The University of Maine men’s hockey team will play its first home game of the season on Wednesday when it hosts the University of New Hampshire in a Hockey East first-round game.
The single-elimination game will begin at either 4:30 p.m. or 7 p.m.
“We are all really excited and grateful for this opportunity,” said UMaine head coach Red Gendron. “We have an attitude of gratitude.”
UMaine said the determination of allowing the game was reached through updates to UMaine game operation plans and ongoing interpretation and clarification of the state’s COVID-19 guidance by university leaders in consultation with state officials.
The arena will be separated into two indoor gathering spaces containing a maximum of 50 people each to comply with state COVID-19 guidelines.
Only personnel deemed essential will be allowed in the facility during the contest. In addition to state requirements, the university is complying with the COVID-19 health and safety protocols put in place by the NCAA and Hockey East.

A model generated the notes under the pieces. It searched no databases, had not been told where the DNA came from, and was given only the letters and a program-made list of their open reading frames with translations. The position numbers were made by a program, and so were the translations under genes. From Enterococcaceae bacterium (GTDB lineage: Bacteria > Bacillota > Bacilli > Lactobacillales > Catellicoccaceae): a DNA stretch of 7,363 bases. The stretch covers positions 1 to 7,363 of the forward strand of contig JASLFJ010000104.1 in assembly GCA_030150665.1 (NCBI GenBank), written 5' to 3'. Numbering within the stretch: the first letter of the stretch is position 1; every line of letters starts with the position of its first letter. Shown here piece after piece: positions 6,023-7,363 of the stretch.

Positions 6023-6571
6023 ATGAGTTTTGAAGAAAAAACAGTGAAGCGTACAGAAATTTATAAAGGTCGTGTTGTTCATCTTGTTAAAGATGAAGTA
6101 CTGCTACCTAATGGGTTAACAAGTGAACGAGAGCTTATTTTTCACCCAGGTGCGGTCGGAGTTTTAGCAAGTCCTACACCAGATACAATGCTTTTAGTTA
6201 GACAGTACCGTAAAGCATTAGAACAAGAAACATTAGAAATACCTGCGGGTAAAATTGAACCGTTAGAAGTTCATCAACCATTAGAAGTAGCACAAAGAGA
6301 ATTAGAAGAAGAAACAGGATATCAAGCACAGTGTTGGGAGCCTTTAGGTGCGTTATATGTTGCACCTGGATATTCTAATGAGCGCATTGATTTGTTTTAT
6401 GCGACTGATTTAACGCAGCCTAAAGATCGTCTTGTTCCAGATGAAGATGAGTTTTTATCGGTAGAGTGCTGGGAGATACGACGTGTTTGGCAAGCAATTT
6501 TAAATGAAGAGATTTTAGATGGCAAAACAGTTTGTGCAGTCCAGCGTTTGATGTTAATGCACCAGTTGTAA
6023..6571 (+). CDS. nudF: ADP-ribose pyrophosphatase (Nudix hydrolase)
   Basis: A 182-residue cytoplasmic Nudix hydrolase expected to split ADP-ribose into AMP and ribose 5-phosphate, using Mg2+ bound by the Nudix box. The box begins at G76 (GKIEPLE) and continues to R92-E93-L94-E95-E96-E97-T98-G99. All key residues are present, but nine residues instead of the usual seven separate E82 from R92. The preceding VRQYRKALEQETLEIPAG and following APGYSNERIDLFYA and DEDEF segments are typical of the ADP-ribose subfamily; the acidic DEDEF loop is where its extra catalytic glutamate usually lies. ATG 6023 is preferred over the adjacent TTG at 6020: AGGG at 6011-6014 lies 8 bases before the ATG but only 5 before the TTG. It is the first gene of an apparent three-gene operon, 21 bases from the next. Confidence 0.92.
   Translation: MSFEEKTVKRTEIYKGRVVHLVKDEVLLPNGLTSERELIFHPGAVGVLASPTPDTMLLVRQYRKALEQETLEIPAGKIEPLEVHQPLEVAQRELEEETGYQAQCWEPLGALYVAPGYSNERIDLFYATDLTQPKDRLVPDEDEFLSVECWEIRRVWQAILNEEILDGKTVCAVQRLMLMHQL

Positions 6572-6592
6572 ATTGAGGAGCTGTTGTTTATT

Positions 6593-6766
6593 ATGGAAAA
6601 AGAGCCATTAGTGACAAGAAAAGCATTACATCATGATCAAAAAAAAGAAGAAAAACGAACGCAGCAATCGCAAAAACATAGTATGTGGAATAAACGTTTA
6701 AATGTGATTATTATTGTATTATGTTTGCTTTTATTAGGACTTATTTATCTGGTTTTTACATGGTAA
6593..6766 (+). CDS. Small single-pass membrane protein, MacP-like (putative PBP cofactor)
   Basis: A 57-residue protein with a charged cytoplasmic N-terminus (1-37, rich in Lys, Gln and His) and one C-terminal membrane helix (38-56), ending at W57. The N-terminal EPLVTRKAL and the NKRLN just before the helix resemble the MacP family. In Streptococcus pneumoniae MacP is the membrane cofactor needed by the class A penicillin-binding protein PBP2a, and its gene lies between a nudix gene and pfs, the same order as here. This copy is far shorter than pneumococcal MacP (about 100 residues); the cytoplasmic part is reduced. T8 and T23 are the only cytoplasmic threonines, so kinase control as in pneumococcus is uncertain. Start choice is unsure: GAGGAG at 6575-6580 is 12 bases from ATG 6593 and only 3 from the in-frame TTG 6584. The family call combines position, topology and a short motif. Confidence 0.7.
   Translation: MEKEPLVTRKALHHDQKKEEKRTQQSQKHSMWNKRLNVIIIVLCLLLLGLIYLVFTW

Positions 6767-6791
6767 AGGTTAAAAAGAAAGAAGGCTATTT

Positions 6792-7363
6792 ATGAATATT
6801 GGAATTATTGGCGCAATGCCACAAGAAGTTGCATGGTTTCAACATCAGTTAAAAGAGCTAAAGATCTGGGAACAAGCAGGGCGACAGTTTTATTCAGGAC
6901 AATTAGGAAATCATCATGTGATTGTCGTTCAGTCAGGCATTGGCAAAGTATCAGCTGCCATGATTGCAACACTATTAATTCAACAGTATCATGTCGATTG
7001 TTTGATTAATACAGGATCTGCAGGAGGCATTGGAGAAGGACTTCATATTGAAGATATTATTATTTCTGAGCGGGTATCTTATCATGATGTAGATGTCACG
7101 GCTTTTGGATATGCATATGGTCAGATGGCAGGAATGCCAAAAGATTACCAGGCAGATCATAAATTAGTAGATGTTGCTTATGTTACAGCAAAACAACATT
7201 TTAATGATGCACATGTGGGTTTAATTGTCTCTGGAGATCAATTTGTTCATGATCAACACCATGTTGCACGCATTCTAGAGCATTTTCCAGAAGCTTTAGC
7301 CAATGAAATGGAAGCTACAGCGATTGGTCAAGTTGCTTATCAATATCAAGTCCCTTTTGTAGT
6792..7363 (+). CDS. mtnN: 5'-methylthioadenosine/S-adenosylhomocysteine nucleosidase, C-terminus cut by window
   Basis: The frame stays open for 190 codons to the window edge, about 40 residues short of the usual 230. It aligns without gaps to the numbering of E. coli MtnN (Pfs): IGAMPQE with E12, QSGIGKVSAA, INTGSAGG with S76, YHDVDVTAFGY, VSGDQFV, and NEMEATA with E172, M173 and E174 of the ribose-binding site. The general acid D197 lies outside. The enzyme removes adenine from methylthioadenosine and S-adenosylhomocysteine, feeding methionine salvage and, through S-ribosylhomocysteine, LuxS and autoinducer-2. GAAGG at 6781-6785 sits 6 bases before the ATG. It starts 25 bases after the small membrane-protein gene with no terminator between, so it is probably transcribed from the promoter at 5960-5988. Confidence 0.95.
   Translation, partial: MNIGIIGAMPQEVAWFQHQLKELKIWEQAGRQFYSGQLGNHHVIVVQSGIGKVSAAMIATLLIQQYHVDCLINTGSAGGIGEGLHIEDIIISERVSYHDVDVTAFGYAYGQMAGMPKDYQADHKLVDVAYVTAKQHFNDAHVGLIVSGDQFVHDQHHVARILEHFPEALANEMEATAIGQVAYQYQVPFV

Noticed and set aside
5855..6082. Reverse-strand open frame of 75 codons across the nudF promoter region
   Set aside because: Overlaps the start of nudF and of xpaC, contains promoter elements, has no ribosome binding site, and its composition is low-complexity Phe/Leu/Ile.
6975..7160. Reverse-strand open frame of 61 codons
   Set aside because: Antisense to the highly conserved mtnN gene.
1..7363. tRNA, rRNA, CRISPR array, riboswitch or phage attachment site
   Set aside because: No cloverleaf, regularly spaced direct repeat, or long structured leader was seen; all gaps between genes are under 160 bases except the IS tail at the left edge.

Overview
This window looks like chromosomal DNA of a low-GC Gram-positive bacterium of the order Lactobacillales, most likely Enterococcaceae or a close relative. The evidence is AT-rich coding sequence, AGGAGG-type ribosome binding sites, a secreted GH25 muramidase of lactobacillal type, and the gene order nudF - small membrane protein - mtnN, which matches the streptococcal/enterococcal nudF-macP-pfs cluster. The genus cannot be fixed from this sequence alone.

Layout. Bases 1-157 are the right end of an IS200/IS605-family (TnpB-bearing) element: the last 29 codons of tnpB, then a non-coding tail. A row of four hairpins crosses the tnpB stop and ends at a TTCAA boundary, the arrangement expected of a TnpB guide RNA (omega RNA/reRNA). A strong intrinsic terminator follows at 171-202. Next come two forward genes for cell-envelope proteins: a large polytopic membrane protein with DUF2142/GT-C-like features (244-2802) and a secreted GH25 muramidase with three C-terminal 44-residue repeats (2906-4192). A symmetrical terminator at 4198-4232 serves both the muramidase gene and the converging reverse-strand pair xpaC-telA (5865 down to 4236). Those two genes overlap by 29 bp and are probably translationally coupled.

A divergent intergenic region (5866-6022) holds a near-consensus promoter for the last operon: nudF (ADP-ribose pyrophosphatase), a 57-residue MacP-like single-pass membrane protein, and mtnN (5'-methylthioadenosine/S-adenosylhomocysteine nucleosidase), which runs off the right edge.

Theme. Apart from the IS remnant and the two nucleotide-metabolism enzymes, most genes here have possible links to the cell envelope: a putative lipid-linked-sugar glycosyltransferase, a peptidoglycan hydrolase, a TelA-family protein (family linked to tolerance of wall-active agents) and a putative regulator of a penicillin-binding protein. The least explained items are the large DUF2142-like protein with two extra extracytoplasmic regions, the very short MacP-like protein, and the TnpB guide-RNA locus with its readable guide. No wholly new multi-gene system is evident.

“Our Black Bear hockey teams have been road warriors all season and we are pleased to provide our men’s team with a chance to start the playoffs with home ice advantage,” UMaine President Joan Ferrini-Mundy said. “We are very proud of our student-athletes and how they have worked so hard with coaches and staff to be leaders in our public health campaign this year.”
The UMaine men’s and women’s hockey teams were the only Hockey East teams that weren’t able to play home games this season because of the state-mandated limit of 50 persons for indoor gatherings.
The UMaine men’s team (3-10-2) earned a come-from-behind 3-3 tie and shootout win over No. 6 Massachusetts on Saturday to earn the eighth seed for the playoffs. UNH (5-13-3) is the No. 10 seed.
The playoffs were set up to have the eighth seed host the ninth seed but Merrimack College, which is the ninth seed, had a COVOD-19 outbreak and couldn’t participate in the playoffs.
Gendron said his team deserves this opportunity because of the adversity it has overcome and the seeding it has earned, but he stressed the Black Bears didn’t feel they were entitled to anything.
“There have been bigger things going on,” Gendron said of the COVID-19 pandemic. “We have never felt cheated. We have been grateful to play 15 games because that’s 15 more than a lot of teams.
“As a group, we played the cards we were dealt. The circumstances have been different this year and nobody knows that better than we do.”
The game will be televised, broadcast locally on the Black Bear Sports Network, and audio livestreamed at GoBlackBears.com.